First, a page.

With Halloween just passing, I saw this site about memorable children's book characters that were born to be made into costumes. None of them, however, beat my son's Halloween Storybook Parade costume this year - Elephant Gerald from the Mo Willems series.
|My son Alonzo as Gerald. "Hey Gerald. There is a bird on your head!"|
Why in the world would my son want to dress as an elephant with a bird's nest on his head? Because Gerald is hilarious, and my son is a ham! (Sorry for the pun, Piggy.) Kids LOVE Gerald and Piggy because of their antics, their expressions, and their kid-like personalities. Willems knows just how to infuse humor into simply drawn characters that appeal to kids.
But what makes a great children's book character? Here is an article from Writer's Digest that gives five tips for creative great characters for kids. And here is some information about characters that I've gotten from many sources and conference notes:
1) Great characters are memorable - Children will walk away from the book and continue thinking about the character. They'll want to read more about the character and his/her/its adventures.
2) Great characters are attractive - Children will fall in love with a great character, almost thinking like the character is a friend or family member. Whether this is because of the way the character looks or acts, or something specific the character does all the time that the readers like, there's something about the character that is appealing to the readers - and they'll crave for more exposure to the character.
3) Great characters hit at the emotions or experiences of the readers - Children who relate to a particular character will feel like the story and character are talking directly to them.
4) Great characters are eye-catching - The illustrations are done in such a way that the children will want to look at the characters over and over - maybe even try to draw them or get a doll or stuffed animal of that character... OR dress like them!
5) Great characters keep coming back - Two words: SEQUELS and SERIES! Great characters can carry story lines into additional books and maintain their personalities throughout each new plot. These are the types of characters that are made into plush toys, lunch boxes, backpacks, pencil cases, T-shirts, and Halloween costumes :)
And now to decide which children's book character tops the list of greatest character of all time. WAY too hard to choose - everyone's list would be different because it all depends what you're looking for in a character and how YOU relate to that one. While many people would probably pick amazing characters like Olivia, Amber Brown, Junie B. Jones, Madeline, and Eloise, I can honestly say I never related to any of them. Maybe because I'm more of a tomboy who tends to read books with animal or boy characters.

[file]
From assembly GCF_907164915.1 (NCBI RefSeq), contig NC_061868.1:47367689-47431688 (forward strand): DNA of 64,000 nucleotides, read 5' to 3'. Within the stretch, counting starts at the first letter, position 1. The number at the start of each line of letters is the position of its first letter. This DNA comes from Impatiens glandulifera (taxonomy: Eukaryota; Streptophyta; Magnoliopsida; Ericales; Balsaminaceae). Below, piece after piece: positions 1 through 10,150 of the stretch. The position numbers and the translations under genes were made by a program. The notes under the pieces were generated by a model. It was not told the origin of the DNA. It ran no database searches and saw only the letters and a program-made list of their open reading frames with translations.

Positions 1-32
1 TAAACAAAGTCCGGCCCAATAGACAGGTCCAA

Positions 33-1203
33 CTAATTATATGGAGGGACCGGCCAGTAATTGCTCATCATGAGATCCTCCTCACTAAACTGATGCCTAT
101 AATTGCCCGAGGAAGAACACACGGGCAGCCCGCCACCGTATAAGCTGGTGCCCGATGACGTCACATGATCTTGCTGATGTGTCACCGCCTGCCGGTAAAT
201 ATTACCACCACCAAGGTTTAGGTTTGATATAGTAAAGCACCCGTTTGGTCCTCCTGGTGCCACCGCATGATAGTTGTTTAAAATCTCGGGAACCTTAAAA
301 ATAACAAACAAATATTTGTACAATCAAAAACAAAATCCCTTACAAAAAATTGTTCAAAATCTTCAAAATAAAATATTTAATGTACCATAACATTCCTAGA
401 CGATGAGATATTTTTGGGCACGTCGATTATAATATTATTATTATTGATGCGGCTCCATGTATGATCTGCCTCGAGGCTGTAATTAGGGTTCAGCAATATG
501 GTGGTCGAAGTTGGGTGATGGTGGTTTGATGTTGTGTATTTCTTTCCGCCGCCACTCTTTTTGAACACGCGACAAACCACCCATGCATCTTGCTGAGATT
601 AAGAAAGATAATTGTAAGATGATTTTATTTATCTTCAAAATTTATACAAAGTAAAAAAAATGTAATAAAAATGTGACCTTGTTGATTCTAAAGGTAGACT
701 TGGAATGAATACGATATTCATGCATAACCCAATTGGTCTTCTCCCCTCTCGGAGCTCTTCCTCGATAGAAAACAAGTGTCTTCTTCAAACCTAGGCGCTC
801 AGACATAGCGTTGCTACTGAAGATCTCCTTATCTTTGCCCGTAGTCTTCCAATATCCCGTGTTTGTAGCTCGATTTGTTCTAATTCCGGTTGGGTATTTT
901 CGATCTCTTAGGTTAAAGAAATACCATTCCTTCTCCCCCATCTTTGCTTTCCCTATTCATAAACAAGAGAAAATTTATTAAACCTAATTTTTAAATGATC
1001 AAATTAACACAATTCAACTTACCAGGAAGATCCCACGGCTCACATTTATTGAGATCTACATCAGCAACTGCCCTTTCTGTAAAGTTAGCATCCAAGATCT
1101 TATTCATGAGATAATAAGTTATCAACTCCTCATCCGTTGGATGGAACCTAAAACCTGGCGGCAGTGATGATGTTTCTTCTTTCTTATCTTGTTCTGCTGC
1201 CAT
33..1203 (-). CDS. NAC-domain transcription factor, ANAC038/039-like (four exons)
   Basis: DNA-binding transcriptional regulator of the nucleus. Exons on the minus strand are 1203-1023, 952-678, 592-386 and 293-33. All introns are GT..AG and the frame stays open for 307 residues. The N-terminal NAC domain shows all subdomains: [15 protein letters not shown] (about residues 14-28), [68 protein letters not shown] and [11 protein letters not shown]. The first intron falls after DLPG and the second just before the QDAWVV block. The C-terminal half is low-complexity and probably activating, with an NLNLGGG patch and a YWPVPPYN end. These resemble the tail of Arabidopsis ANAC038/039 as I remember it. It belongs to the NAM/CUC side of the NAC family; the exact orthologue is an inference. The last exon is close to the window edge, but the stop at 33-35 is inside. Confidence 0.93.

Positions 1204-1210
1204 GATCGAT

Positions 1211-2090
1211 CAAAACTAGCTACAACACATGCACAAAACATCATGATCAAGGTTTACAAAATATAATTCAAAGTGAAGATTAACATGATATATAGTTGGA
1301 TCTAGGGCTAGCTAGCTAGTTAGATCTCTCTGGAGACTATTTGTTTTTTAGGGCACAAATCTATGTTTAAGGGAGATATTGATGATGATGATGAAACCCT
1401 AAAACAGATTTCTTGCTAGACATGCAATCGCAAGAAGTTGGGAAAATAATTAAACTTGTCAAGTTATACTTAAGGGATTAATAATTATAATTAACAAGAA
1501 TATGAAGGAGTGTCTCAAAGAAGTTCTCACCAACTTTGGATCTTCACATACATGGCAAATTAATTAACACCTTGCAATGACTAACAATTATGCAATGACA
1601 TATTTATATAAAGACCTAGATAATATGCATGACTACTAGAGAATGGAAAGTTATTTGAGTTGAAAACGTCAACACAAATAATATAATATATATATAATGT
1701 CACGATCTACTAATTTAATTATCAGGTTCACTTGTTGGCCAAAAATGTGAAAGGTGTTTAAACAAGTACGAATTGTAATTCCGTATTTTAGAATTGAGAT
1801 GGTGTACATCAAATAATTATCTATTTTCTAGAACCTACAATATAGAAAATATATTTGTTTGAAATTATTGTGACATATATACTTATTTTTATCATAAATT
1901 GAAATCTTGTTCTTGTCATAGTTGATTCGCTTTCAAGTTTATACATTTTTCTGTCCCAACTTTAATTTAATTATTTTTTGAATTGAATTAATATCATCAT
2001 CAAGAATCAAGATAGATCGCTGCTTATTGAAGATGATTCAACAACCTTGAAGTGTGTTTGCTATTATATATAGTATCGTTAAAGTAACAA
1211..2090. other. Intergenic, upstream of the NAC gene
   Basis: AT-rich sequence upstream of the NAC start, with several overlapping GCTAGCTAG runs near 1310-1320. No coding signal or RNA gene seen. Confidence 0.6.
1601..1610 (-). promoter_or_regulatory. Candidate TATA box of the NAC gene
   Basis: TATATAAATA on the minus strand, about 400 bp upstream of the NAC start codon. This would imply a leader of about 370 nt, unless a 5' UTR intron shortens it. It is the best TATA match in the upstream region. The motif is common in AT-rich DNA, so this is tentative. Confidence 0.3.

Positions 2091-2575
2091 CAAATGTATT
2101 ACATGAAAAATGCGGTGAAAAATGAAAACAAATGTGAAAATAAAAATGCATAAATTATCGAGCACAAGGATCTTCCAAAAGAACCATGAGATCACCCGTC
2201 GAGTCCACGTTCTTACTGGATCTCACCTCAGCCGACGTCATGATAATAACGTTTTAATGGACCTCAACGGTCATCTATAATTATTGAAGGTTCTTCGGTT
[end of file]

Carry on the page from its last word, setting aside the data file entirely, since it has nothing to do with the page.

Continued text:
So here are the ones that would be on my list. The list includes those characters who have broad appeal to readers AND who have two or more books created in a series:
1) The Pigeon (Mo Willems) - What more can I say about a pigeon who wants to drive a bus and would like a walrus for a pet? The pigeon is so kid-like and fun to look at and draw that he has to be a contender for the top place on my list.
2) Corduroy (Don Freeman) - I so badly wanted to be Lisa and have Corduroy as my doll. I felt so bad for him when he was left behind at the laundromat. This was my ultimate favorite childhood character and will always have a special place in my heart.
3) Peter (Ezra Jack Keats) -I just love all the different books portraying Peter as a gentle, obedient, innocent soul. His interaction with his family and friends - and dog Willie - make for some real memorable stories. And kudos to Ezra Jack Keats for portraying a child of color as the main character in his books in the 1960s!
4) The Cat in the Hat (Dr. Seuss) - a mischievous, clever cat in a tall striped hat is surely a formula for success. And now cartoons on PBS featuring Martin Short as the voice of the cat give this character a new generation of fans.
6) Biscuit (Alyssa Satin Capucilli) - Even if you're not a dog person, it's hard not to fall in love with this cute pup. Not only do you want to hug Biscuit but you just want to jump in the book, play with him, and follow him on his cute, innocent adventures.
8) Ferdinand the Bull (Munro Leaf) - We should all take a page from this book and find time to sit under a cork tree and smell the flowers with this bull. I KNOW! This breaks the sequel/series rule but I can't have a list of characters without my Ferdinand.
10) Peter Rabbit (Beatrix Potter) - I think every child after reading this book as a kid thought twice about disobeying their parents again.
There are several others that I would break the rules for and include in a top ten list, even though they may not be as well-known or have a sequel or series out, such as:
- the biracial/bicultural cutie pie Marisol McDonald by Monica Brown (and illustrated by my friend Sara Palacios)
Pete the Cat by James Dean - I'm not a fan of the illustration style at all but I can see why kids love this groovy, hipster cat.
The mischievous, tricky, hat-wearing, spaghetti eating dragon in "The Best Pet of All" by David LaRochelle.
I could go on and on and on, but I think you get the idea. For writers and illustrators, developing characters that kids will love (and ones that will sell in the publishing world) is not easy to do, but if you can do it right you may just one day have a TV show, or a doll made, or even a Halloween costume made of your character. And as a writer and illustrator, it really doesn't get much better than that.